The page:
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Larry Watts, president of People for Parks, is trying to rally the community to save the public hours committed for Vine Street Elementary School.
“It’s about getting people organized and letting people know this exists,” he said. “A few dollars can make a huge difference.”
People for Parks has been the main funding arm of public hours for the park, but members of the organization said that money is running out.
In 2012, the city, Los Angeles Unified School District and People for Parks celebrated the opening of what they dubbed a community-school park at the 955 Vine St. campus, which took more than a half-decade of planning, replacing the asphalt landscape of the elementary school park with green landscaping. In addition to new equipment and activities, when the school was closed, there would be people hired to oversee public after-school play until dusk, and on weekends.
The revitalized park includes a volleyball net, basketball court, rubberized track, benches, playground area and mini soccer field.
People for Parks was spearheading the fundraising efforts that maintained public activities and supervision during non-school hours. Its first two community-school parks are located at Vine Street Elementary and Trinity Elementary in South Los Angeles.
Officially, community-school parks are meant to be a safe space within a neighborhood where residents can come together to be active as a community, LAUSD officials said. The key is that an outside agency, such as a nonprofit, must provide supervision, liability insurance and other resources during non-school hours.
Since the parks opened, Parks for People have paid Beyond the Bell to oversee Vine Street Elementary Park for public hours of operation.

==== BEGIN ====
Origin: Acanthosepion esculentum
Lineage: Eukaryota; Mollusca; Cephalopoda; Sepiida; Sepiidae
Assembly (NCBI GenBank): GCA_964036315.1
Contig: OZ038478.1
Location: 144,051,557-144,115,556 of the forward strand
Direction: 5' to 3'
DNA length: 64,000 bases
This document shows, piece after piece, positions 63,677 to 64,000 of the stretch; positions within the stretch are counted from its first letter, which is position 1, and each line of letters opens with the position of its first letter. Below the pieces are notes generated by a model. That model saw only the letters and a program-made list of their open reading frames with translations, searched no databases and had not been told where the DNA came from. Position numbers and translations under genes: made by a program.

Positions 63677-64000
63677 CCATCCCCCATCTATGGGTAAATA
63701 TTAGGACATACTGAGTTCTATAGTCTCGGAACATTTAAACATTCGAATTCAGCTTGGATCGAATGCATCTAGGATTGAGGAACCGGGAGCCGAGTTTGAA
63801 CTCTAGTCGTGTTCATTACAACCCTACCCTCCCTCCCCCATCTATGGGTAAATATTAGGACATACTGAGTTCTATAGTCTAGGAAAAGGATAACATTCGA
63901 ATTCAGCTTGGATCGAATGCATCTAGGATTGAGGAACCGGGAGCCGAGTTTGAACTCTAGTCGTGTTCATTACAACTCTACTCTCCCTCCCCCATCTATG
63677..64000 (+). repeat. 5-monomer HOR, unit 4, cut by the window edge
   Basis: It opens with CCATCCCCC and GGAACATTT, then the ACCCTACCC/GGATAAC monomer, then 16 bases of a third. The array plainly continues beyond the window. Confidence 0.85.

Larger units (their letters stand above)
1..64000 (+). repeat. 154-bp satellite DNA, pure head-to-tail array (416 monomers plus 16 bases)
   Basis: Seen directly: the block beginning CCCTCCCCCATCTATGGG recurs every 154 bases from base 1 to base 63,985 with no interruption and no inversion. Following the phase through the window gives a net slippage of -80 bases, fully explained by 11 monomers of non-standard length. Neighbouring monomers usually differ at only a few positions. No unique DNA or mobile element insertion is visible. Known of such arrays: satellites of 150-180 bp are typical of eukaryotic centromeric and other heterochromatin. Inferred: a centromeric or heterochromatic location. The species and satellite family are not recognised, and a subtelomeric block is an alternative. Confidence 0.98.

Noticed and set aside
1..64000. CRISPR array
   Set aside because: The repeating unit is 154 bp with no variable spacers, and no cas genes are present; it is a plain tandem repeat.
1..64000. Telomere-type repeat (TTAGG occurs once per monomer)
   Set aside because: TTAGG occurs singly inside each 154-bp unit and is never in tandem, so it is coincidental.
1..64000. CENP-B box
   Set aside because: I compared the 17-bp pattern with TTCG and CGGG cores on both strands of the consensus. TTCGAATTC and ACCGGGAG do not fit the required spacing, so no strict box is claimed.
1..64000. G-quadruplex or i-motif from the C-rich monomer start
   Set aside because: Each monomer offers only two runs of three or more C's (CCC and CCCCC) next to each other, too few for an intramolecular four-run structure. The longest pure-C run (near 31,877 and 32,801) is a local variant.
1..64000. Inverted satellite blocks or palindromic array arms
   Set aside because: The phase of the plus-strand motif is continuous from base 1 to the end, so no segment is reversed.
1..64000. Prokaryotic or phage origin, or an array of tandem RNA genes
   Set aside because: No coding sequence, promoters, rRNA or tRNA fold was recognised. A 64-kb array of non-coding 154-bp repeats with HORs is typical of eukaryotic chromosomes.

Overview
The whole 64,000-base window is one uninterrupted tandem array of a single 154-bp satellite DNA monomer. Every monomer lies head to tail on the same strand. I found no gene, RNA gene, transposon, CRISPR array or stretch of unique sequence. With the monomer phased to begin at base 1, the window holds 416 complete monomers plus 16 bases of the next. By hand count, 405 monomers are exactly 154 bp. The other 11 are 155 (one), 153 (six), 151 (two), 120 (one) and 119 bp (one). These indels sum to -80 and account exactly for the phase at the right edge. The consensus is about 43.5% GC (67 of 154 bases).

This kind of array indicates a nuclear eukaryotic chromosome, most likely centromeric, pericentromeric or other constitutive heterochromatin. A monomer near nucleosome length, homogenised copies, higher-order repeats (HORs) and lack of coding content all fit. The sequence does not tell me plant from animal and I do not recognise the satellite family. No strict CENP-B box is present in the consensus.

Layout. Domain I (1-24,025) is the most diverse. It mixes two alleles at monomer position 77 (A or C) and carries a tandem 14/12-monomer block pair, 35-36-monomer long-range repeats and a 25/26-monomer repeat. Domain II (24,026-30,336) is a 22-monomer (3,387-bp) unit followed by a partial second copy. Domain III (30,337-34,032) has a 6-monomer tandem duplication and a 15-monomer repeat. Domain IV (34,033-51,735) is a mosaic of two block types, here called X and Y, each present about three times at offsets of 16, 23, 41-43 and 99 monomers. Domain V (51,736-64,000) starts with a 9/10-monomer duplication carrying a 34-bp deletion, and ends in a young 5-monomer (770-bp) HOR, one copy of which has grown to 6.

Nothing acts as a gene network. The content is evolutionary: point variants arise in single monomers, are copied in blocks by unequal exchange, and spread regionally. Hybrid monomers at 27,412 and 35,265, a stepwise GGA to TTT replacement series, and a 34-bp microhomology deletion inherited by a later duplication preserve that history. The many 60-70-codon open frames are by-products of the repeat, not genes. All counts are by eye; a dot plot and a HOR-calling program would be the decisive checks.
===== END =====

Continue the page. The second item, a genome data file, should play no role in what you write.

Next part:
“We’re a nonprofit and we’ve been raising money to keep these schools open, but in the last six months we’ve hit a dry spell,” said Andres Ramos, People for Parks board member. “We’re trying to figure it out and see what kind of support we can get.”
At this time, Vine Street Elementary has been reduced to limited weekend hours for the public portion, from 11 a.m. to 4 p.m. Those hours are set to resume in January.
Beyond the Bell is one of LAUSD’s designated after-school programs and is able to accept responsibly and liability for park supervision. The public aspect also includes adult-led activities and programs.
People for Parks officials estimated that keeping the public hours open at a minimum for next year will cost $500 each month.
To maintain after-school programming and full weekend activities that people have grown accustomed to at the site, it would cost closer to $5,000 a month, representatives said.
Watts and others have started to drum up support. On Monday, he gave a report to the Central Hollywood Neighborhood Council and said he plans to gain the attention of leaders at city council, as well.
Having Vine Street Elementary open to the public is more important to that area than elsewhere, Watts said.
“That is the only green space in the entire area, and it’s such an under-parked part of the city,” added Anna Gruben, People for Parks program director.
People for Parks officials said it might require an unlikely philanthropist to step in from outside the immediate area.
“We realize around Vine, many parents don’t have the economic resources versus other areas,” Watts said, adding that they need to cast a wide net to find some generous donors.
There is enough money to let the park run normally through January, but then tough decisions will have to made, should no major donors come forward in that time, Ramos said.
“There are not many grants that support this because it is so new and innovative,” he added.
“We’re just looking for any help we can get,” Gruben said. “It’s been such a gem that the parents really cherish.”
To get involved with the fundraising effort, visit peopleforparks.org.
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